Born to Dance

TV review by
Kari Croop, Common Sense Media
Born to Dance TV Poster Image
Dance contest pushes contestants with positive messages.

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A lot or a little?

The parents' guide to what's in this TV show.

Positive Messages

The show emphasizes mentoring and training as a means to improve a dancer's technique -- and their life. Competition is important, but it isn't cutthroat. Dancing is presented as a positive way to manage stress and exhibit power.

Positive Role Models & Representations

The dancers who've made it this far are talented, but above all they've worked hard and competed with passion. Many have inspiring stories that help them stay focused. As a mentor, Laurieann models genuine compassion and concern, along with a desire to help dancers become even better than they already are.


Some dancers have a penchant for skimpy costumes, and the choreography is sexy and powerful.


Rare use of words like "damn," etc.


In one episode, the dancers do a commercial for the Kenmore Intuition vacuum. They also compete to dance with Lady Gaga on her "Monster Ball" tour.

Drinking, Drugs & Smoking

What parents need to know

Parents need to know that this show stresses the positive side of competition and downplays conflict with minimal language slips. That said, the choreography tends to be sexy (but with an emphasis on powerful movements), and some dancers wear skimpy clothing. There's also some consumerism when dancers do a commercial for a Kenmore vacuum cleaner and compete to dance in a Lady Gaga tour.

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What's the story?

After whittling down a pool of hopefuls to just 20 dancers, celebrity choreographer Laurieann Gibson is putting each to the test with her trademark tough love to see who was BORN TO DANCE. Ultimately, one dancer will win $50,000 in support of her professional dance career and be chosen to join Gibson's \"Team Boom Kack\" dance group.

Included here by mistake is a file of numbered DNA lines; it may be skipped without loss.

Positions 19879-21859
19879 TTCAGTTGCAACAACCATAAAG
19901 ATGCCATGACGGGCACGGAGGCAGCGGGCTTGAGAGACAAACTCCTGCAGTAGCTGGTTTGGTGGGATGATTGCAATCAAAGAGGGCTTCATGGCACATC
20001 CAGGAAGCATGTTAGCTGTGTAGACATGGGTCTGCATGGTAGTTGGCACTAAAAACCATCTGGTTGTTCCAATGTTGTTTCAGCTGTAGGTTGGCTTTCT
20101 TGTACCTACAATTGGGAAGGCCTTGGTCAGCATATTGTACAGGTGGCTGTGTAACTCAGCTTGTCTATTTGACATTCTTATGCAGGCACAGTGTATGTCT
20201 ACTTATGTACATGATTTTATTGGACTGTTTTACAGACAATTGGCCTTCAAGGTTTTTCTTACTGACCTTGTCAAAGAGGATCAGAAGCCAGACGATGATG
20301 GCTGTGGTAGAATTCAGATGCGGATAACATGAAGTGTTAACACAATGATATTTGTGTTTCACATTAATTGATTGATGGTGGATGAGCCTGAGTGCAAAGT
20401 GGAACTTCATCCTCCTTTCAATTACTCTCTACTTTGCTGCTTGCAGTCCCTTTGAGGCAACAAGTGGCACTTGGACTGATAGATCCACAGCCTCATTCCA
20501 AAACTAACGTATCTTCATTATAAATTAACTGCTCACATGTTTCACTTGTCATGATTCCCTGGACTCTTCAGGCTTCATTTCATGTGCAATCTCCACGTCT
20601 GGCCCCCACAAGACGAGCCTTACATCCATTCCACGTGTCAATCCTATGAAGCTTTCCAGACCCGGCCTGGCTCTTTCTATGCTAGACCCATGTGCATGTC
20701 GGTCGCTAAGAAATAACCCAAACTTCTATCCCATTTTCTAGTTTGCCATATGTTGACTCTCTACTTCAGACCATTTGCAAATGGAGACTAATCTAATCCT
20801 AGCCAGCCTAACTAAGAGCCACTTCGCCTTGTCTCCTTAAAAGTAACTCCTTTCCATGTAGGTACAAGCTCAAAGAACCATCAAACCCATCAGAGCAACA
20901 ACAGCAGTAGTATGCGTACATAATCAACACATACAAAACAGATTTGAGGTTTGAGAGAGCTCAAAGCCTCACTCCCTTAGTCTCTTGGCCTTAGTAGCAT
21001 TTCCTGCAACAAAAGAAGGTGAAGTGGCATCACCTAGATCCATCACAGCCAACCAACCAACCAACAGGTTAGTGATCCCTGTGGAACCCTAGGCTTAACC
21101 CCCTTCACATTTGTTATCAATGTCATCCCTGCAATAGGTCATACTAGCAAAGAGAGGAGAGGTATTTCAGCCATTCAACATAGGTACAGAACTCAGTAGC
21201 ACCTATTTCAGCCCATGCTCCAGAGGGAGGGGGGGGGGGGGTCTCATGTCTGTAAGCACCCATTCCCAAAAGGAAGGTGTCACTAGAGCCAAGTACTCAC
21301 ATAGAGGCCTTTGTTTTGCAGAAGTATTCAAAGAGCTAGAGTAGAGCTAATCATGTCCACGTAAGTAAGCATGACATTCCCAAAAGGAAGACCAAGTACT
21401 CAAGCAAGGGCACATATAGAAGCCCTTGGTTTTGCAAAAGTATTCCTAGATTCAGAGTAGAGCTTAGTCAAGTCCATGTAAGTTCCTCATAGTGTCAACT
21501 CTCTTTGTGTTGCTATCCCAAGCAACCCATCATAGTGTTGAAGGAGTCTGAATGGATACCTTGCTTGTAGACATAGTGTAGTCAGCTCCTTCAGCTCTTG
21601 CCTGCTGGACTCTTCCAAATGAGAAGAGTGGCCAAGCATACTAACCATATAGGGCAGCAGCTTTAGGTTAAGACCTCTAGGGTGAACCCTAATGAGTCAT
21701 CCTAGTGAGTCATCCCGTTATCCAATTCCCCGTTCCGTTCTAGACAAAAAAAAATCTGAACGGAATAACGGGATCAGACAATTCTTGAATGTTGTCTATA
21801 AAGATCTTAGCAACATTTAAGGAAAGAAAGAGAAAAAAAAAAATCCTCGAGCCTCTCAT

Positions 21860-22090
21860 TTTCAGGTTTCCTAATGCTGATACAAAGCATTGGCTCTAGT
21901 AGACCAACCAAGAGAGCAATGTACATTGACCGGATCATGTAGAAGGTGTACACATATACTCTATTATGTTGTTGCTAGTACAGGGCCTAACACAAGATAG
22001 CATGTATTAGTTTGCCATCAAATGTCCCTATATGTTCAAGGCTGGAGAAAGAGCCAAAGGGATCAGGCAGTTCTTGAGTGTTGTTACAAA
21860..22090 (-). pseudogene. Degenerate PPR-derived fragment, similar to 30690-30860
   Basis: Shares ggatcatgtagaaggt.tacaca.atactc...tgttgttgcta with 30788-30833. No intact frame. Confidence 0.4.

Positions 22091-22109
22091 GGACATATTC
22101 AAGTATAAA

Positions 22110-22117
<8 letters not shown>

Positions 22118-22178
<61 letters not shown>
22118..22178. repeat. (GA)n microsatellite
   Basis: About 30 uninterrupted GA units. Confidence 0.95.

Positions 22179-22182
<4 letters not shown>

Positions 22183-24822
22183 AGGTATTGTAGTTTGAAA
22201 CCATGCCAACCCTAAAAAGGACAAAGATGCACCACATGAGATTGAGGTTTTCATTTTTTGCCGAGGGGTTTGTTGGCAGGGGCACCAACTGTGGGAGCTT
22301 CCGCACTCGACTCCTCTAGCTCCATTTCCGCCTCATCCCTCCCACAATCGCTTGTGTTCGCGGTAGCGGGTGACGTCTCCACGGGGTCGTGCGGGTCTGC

Is it any good?

Laurieann Gibson is well known in the dance world for her tough-love tactics and snappy catch phrases, including the audible "Boom-Kack!" she uses to punctuate her choreography. She entered the realm of reality TV in a supporting role to P. Diddy, whipping would-be pop stars into shape on Making the Band, and eventually launched her own mix of dance and behind-the-scenes drama with The Dance Scene.

But with Born to Dance, she makes far better use of her considerable talents as a teacher and her palpable desire to mentor young girls who seem to remind her a lot of herself.

Talk to your kids about ...

  • Families can talk about the world of professional dancing and the qualities you need to succeed in the business. According to Laurieann's criterea, what are the most important traits a dancer should have? What separates a good dancer from a stand-out star? What do you think makes a good dancer?

  • Why does the dance world tend to favor slender body types? Is the bias merely aesthetic, or do dancers who are "thick" (as Laurieann describes them) have physical limitations that smaller dancers don't have?

  • Do you prefer reality TV with a more cooperative edge, or do you miss the conflict? What's the appeal of watching people get into heated arguments on camera?

TV details

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